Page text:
Natural Resource Minister Joe Oliver is playing down suggestions Canada will launch a trade battle with the European Union over its proposal to label oil-sands crude as dirty.
On Wednesday in Brussels, Mr. Oliver said Canada would consider filing a complaint with the World Trade Organization, the global referee for trade disputes, if the EU proceeds with its so called fuel-quality directive which singles out crude from Canada's oil sands as the most harmful to the planet's climate.
But in London on Thursday Mr. Oliver backed away from that threat, which came as Canada is in the midst of negotiating a trade agreement with the EU.
"I'm not threatening anything," Mr. Oliver told reporters after making a speech to a business group in London. "We have always kept, and will continue to keep separate, the issue of the trade negotiations and the fuel quality directive. That's something which the Europeans also want to do. So there is no issue."
When asked specifically about whether Canada would go to the WTO over the fuel directive issue, Mr. Oliver replied: "I just want to tell people that this is an important issue. We of course are not looking to take any action at all. What we are looking for is some movement on this file because as I said in my remarks if one is green one would want the fuel quality directive amended because as currently drafted it does not achieve an environmental objective."
He added that Canada is "hoping for a positive result and so we're not anticipating having to go to any other step."
Mr. Oliver clarified his comments later in the day, noting tht while he was not "looking for a fight," he would consider going to the WTO if changes to the directive were not made. "That stands," he said, referring to a possible WTO action. "We're going to defend our interests."
Canadian officials have been lobbying for years to get the fuel directive modified, even though it has already been adopted but is still in the implementation process which has been delayed.
The directive is part of an effort by EU countries to meet greenhouse gas emission targets and it requires fuel suppliers to reduce the greenhouse gas intensity of energy supplied for road transportation. Canadian government officials believe the measure is discriminatory to oil-sands products because it penalizes them far more than dirty oil from other jurisdictions such as California and Venezuela. But many environmental groups support the measure, saying it will help to reduce harmful emissions and that it properly designates oil sands crude as dirty.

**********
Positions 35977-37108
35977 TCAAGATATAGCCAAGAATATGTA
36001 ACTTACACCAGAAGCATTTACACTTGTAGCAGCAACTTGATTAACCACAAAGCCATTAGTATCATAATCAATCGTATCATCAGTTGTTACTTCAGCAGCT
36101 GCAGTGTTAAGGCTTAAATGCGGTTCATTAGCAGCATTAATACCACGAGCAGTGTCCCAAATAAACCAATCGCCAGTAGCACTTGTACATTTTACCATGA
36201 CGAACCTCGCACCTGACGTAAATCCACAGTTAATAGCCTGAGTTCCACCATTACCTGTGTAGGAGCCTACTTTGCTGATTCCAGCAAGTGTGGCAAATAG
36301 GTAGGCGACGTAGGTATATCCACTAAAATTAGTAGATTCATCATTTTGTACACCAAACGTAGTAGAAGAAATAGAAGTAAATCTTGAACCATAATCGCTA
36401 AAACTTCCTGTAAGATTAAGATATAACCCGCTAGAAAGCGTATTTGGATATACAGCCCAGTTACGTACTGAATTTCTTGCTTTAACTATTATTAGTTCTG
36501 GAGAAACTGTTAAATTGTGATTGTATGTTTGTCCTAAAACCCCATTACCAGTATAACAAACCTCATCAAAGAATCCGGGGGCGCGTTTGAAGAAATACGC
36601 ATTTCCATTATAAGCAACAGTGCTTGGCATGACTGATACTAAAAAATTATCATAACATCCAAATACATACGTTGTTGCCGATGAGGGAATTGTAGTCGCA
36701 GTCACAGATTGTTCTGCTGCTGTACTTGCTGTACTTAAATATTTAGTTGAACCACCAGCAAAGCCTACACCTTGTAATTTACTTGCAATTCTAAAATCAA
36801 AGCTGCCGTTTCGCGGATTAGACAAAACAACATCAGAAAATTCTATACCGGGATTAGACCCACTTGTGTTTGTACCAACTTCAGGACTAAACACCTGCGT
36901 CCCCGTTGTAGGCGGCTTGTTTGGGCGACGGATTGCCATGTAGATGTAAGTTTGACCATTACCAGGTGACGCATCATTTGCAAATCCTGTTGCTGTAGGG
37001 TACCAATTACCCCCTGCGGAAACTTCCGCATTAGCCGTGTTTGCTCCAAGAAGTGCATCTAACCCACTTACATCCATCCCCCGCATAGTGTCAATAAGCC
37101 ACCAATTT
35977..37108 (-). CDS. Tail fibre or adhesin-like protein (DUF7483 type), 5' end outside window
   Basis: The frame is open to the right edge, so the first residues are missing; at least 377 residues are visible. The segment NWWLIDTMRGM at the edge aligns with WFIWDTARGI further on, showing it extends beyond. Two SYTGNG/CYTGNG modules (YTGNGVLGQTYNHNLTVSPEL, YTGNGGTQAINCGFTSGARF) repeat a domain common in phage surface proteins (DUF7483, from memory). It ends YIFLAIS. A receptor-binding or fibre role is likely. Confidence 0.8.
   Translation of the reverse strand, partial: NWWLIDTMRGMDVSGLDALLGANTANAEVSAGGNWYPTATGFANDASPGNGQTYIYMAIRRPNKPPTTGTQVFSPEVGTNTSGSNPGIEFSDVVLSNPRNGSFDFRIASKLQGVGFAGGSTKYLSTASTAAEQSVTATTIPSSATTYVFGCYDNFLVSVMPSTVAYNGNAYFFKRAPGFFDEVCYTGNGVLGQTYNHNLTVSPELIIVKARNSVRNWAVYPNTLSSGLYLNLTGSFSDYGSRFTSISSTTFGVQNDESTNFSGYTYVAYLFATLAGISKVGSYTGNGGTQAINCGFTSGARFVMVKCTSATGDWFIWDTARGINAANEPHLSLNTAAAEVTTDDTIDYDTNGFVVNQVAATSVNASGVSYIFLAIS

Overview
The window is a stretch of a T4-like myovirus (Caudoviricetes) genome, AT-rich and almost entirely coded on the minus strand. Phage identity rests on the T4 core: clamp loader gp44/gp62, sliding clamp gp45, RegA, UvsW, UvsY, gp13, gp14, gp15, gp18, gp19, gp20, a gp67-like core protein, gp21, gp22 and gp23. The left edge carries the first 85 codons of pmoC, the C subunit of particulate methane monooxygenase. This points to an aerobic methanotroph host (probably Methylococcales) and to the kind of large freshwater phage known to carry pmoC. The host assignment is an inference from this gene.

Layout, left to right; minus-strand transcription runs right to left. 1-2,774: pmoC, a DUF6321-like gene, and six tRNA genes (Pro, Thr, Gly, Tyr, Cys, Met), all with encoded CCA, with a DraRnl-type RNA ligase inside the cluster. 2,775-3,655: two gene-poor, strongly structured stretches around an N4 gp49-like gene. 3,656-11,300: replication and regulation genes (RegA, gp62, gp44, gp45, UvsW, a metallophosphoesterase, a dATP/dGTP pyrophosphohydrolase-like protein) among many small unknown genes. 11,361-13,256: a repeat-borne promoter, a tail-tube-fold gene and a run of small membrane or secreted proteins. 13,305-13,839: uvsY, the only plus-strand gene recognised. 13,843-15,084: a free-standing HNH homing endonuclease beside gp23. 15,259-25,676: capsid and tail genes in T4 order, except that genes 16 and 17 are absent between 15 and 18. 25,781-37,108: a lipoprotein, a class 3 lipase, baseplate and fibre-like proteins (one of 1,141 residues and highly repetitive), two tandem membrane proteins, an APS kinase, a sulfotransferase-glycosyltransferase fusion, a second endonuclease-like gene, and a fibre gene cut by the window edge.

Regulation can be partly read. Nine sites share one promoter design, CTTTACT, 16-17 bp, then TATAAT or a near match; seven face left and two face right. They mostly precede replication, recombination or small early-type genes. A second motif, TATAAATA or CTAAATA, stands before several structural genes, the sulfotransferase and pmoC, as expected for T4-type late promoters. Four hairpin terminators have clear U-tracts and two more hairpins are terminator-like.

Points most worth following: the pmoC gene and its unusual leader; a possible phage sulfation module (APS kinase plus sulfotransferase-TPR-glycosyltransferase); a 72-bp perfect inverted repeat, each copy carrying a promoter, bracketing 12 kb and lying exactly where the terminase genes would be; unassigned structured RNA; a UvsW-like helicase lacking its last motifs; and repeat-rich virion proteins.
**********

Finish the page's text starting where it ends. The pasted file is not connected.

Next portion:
Mr. Oliver has been in Brussels, Paris and London this week meeting officials and trying to get Canada's point of view heard. "I've had a lot of discussions on this subject with EU commissioners, with government officials, with people in industry and I think there has been some movement on this. I think there's a growing recognition that this is a policy which needs amendment to achieve its objectives and I'm more encouraged than I was a year ago."
He also took a swipe at a group of scientists who have sent him an open letter raising concerns about the environmental impact of pushing ahead with pipelines and other oil projects.
Mr. Oliver said every major resource project has been opposed by some groups. "The position of these scientists is unfortunately unrealistic in the real world because what they want to do is to see a diminution of the use of hydrocarbons and they look upon the oil sands as a symbol, as an example of that," he said adding that the global demand for energy will increase by 33 per cent over the next 25 years. "Even under the most optimistic scenarios for renewables, hydrocarbons, fossil fuels, will represent at least 63 per cent of the source of energy by the year 2035. So we have to be realistic. The world needs energy."
He added that opponents were banking on oil running out, when in fact more unconventional deposits are being found. These groups "are confronting the reality that their hopes which would be other people's nightmares, are not going to be realized and so they are trying to target different projects at earlier stages to prevent them from going ahead."
Mr. Oliver also joked that none of the Europeans he has met have raised any comments about former U.S. Vice President Al Gore who has been critical of the oil-sands development. "I haven't heard anybody in Europe mention Al Gore," he said.